Written by Margaret Simpson. Tx 16th January 1990
Some of the events from the previous episode are briefly touched upon. Robbie remains anxious about the pub fight (fretting that the man was badly injured) although Mike seems blithely unconcerned. Aichaa and Georgina are more than happy with their glamour photos while Ronnie is still seething at Calley (more than a little displeased at being used as an alibi to explain Calley’s all-night absence).
Mr Hankin takes the third-years down to the canal. As you might expect it’s a slightly chaotic trip, although the reassuring presence of Mr MacKenzie means that events don’t spiral out of control. Although Mr Hankin does receive a certain amount of teasing, there’s also frustration from the likes of Chrissy – who doesn’t understand exactly what they have to do and why, thanks to Mr Hankin’s rather vague utterances.
The trip also allows Tegs and Justine to have yet another argument, which leaves both of them frustrated. Later, they both pour out their troubles (Tegs to Matthew, Justine to Andy). This episode allows us to take the first proper look at Andy – who doesn’t impress. Not only does he come across as a jealous type (convinced that Justine and Tegs have a closer bond than mere friendship) he’s more than happy to leave Justine hanging when Trev breezes in with the offer of taking part in a card school.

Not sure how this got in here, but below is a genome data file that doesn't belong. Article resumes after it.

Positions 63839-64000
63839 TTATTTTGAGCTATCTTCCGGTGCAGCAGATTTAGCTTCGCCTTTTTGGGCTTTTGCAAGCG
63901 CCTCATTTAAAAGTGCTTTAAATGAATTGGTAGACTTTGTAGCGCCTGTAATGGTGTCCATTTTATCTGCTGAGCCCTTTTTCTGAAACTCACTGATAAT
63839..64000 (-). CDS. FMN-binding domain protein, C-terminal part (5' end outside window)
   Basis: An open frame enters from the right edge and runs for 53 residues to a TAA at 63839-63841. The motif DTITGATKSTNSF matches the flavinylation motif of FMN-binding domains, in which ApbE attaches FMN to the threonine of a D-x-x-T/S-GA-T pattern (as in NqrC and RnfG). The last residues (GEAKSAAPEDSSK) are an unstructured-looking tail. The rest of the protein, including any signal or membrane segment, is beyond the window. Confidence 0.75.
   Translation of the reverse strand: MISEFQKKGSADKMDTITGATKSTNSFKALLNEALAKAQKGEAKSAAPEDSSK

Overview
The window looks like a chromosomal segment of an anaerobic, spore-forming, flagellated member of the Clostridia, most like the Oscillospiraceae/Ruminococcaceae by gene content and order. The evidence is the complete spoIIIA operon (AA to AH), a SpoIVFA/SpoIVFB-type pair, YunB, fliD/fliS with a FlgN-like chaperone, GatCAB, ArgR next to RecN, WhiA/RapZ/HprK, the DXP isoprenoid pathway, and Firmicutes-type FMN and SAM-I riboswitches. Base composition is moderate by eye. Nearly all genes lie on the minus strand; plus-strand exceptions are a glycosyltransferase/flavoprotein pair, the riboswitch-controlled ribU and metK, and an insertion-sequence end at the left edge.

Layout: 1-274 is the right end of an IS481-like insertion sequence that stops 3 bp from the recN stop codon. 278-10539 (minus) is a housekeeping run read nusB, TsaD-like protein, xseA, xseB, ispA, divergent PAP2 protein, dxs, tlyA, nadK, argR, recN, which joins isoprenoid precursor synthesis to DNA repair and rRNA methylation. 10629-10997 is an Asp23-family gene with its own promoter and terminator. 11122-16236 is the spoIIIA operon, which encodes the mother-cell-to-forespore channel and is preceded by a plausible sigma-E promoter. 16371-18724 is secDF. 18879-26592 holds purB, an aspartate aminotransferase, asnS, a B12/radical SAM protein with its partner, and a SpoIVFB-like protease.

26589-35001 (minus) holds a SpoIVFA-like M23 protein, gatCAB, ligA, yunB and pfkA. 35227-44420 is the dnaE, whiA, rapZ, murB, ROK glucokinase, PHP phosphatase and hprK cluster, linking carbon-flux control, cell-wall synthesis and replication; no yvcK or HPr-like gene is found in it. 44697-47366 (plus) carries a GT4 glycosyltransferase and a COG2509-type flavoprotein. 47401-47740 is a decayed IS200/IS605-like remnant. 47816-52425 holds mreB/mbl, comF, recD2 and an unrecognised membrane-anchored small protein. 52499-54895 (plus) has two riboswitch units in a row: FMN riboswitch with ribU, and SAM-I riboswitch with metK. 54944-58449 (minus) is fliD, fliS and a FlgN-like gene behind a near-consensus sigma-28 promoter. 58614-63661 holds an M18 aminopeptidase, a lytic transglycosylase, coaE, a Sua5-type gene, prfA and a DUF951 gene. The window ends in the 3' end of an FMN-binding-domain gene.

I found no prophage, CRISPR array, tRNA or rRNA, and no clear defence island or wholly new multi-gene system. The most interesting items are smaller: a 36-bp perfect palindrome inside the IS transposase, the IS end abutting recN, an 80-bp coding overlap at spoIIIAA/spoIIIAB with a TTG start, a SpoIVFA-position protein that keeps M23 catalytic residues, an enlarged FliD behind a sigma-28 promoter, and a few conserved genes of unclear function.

Rod, of course, is running the card school – snugly ensconced in the caretaker’s office, with mugs of tea all round (although he won’t allow Mauler to smoke!). Given that Mr Griffiths has previously been portrayed as a man who loves his office, it’s a little surprising that Rod feels so comfortable (although maybe Mr G, incensed at the presence of the younger man, has decided to work just a little harder – hence his more regular absences).
The lunchtime disco is in full swing, although they could do with getting some more up to date records (Always on my Mind by the Pet Shop Boys was heard drifting out of the door). And I was intrigued to see that the disco ran from 12.15 pm to 2.00 pm. That’s a very generous lunch hour, unless the school operates split meal breaks.
The key part of the second half of the episode revolves around Tegs and Matthew’s attempt to steal a photograph from Mr Griffiths’ office. Matthew is depressed about his home life, so Tegs decides that stealing the photo will cheer him up (hmmm). We haven’t seen any criminal activity from Tegs for a while, so I did wonder if that character trait had been quietly written out, but today’s episode confirms otherwise.
Tegs has a touch of the Artful Dodger about him as he corrupts the innocent Matthew (Oliver). This whole plot doesn’t really go anywhere though – they drop the picture and break the frame, steal another frame from Mr Hargreaves’ office and return the picture with the new frame to Mr Griffiths’ office. Something of a waste of time then ….
The subplot of Mrs Monroe locked in the stationery cupboard did raise a smile though.
One thought on “Grange Hill. Series Thirteen – Episode Five”
Random thought, but is Mr Griffiths the only cast member to appear in the opening credits? He can be seen opening up the school but the schoolkids and teachers that appear don’t seem to be series regulars, from what I can tell.
A couple of semi-interesting music notes. Trevor’s dialogue makes reference to the Buddy Holly song that is playing in the caretaker’s office and Cally says, as I recall, “Never you mind…’ just as the chorus of “Always on My Mind” kicks in. The former is obviously deliberate, but the latter might just have been a happy accident.
Grange Hill’s odd tradition of ignoring the departure of key characters is very obvious in these opening episodes with the Matthew and Tegs pair-up, with no mention of Clarke, who was clearly Matthew’s closest friend for the last two years, whatsoever.